The show team practices were closer to what the viewers saw on Strictly. We mainly worked on choreographed routines that were performed in demos. I was part of a tango that was 2 couples: me and my partner and another female wheelchair user and Brian. We danced to the first I think 1min30 of Tango Roxanne from Moulin Rouge. It was the most work I've ever put into 1min30 and I still don't think I ever got it perfect. I loved it, though. There were moments in that dance where all I can explain what I did is that I flew. All of the AB dancers with the show team were either serious students from the dance school/pros/former pros. We did demos at everything ranging from a medical conference to an abilities expo.
I actually only danced for about 5 months. I stopped for complicated reasons that were both physical and mental health related, but I really miss it. It wouldn't be the same now, though, as the organization has moved schools (so I doubt you'll ever hear Brian or his mother mention it). There is a school in NYC (where I currently live) run by someone unrelated, however, I had an uncomfortable encounter with the guy who runs that school at an abilities expo and so am staying as far away as possible. If I was still in near ADF, I'd be back dancing as soon as I could.
So that's my story. I'm open to questions anyone has.
I should probably point out that when I wanted to dance as a kid, I always wanted to do strict forms of dance such as ballet. I like the structure and the rules of wheelchair dancesport and I think it has it's place. I also do think that there's a place for other types of wheelchair dance, it's just not for me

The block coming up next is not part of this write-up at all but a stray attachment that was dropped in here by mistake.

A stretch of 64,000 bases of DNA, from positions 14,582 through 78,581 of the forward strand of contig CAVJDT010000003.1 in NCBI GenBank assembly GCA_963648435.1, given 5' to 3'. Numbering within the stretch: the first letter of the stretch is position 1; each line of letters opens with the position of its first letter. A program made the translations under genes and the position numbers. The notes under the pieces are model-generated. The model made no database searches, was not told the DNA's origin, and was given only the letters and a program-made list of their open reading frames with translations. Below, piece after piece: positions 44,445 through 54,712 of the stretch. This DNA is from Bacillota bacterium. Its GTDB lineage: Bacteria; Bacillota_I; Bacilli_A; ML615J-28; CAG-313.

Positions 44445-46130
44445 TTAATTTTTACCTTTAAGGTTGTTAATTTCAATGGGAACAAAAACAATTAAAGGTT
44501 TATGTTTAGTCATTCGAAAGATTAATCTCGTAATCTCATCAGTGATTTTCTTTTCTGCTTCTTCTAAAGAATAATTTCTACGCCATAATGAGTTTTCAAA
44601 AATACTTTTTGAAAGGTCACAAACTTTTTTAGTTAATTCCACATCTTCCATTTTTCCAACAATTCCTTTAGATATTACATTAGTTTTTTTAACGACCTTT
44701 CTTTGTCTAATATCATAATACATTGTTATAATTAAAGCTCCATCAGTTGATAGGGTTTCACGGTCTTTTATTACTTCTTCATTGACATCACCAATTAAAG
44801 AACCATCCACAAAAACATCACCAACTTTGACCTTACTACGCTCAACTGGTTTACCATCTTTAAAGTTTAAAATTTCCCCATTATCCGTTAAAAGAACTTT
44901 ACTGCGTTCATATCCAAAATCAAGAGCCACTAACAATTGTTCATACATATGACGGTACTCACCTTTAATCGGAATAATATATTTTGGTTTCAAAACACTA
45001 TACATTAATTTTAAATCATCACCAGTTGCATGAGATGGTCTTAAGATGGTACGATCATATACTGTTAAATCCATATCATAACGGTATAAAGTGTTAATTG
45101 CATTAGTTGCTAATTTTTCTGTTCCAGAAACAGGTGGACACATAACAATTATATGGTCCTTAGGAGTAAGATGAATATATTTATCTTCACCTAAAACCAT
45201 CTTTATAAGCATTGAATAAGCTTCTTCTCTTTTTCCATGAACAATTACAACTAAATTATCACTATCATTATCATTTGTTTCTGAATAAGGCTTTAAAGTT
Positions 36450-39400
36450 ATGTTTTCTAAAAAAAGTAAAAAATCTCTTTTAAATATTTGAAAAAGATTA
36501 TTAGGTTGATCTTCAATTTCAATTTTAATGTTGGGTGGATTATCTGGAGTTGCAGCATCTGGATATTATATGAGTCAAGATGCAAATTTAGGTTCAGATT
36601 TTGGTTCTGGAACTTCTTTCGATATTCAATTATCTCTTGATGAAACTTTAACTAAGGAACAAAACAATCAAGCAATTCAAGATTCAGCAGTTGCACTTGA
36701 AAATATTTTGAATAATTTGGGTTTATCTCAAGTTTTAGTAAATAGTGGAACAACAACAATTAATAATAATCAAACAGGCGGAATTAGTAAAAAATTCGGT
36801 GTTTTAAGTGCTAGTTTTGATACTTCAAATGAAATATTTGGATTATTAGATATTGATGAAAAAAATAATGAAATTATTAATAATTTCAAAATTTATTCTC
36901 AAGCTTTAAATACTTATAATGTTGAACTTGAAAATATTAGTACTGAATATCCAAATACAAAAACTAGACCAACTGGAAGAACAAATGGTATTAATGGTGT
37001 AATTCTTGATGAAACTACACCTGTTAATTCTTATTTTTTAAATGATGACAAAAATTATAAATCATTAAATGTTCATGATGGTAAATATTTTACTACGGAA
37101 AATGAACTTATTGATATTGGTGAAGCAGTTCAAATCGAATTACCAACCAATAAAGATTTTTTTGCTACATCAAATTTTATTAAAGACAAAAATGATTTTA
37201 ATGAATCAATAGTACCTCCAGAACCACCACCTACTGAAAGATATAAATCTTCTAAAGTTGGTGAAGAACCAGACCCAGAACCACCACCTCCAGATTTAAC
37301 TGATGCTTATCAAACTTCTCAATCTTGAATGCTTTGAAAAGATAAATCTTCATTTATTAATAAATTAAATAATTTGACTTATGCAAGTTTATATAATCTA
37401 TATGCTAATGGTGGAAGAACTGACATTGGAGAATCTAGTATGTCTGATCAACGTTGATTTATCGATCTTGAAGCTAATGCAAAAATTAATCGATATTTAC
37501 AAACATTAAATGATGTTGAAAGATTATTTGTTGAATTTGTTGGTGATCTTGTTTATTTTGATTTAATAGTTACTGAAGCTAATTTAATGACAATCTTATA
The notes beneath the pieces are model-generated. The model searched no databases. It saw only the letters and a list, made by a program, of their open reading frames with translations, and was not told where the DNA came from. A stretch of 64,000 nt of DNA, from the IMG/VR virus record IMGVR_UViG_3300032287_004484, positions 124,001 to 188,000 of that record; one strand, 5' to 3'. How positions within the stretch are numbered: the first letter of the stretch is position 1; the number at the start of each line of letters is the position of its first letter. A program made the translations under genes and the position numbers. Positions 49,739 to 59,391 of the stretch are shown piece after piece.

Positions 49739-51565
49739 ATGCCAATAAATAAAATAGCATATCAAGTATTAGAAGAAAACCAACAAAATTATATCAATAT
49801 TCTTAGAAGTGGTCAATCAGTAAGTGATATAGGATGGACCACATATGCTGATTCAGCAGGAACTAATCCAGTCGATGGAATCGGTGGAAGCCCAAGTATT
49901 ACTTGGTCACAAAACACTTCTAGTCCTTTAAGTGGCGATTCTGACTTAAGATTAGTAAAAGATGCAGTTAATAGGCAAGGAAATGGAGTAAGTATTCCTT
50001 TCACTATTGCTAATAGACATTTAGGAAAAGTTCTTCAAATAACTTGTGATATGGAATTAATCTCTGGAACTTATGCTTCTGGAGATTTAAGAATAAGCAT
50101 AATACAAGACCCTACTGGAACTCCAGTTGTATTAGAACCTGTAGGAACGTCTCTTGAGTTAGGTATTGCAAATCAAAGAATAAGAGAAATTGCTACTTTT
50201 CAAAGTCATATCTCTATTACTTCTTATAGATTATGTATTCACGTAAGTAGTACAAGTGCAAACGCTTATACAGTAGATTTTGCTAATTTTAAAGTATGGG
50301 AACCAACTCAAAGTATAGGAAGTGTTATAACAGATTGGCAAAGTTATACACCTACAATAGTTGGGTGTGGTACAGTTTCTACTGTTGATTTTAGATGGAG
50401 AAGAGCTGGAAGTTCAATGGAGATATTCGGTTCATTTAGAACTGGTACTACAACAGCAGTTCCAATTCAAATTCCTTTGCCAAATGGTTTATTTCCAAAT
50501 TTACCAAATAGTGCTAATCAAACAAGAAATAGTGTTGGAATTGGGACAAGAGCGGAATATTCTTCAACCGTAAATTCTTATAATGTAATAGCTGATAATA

Posted by salsaboy (U14166961) on Sunday, 14th March 2010
Thanks fo that WheeledTraveller.
It's interesting that Brian does have some solid credentials in wheelchair dancing. I'm afraid I find him pretty insufferable though. On the scale of instructor - facilitator he's very much towards the former, which would drive me bonkers if he was working with me.
I'm non-disabled and my first introduction to wheelchair dancing was at the Gay Games some years ago. It was a revelation to me to see some of the manouevres which were possible. I was also very moved by seeing wheelchair users so fantastically challenging widely held societal views which say that disabled people can't be glamorous or (whisper it!) - sensual and sexy.
Posted by Julian Hall (U2873105) on Monday, 15th March 2010
Thanks for sharing that WT And also for your reply to my thread asking about disabilities involved in wheelchair dance.
My own involvement in wheelchair dance goes back over 20 years when I was in school. Undoubtedly pre-Wheelchair Dance Sport and there was no integration between ambulant and wheelchair users. The basic setup was formation wheelchair dancing, not the couples based dancing of the modern sport. As a result it wasn't based at all on traditional ballroom dances and every routine was specifically written for wheelchair formation dancing with obscure names like The Chicken Reel.
Our crowning glory was in an inter-schools competition here in Wales where the team scored perfect 6s from every judge. That was *cough*quarter of a century*cough* ago though so I haven't had any active involvement in many years.
Posted by Glistener (U5249510) on Monday, 15th March 2010
Thanks for the story Wheeled Traveller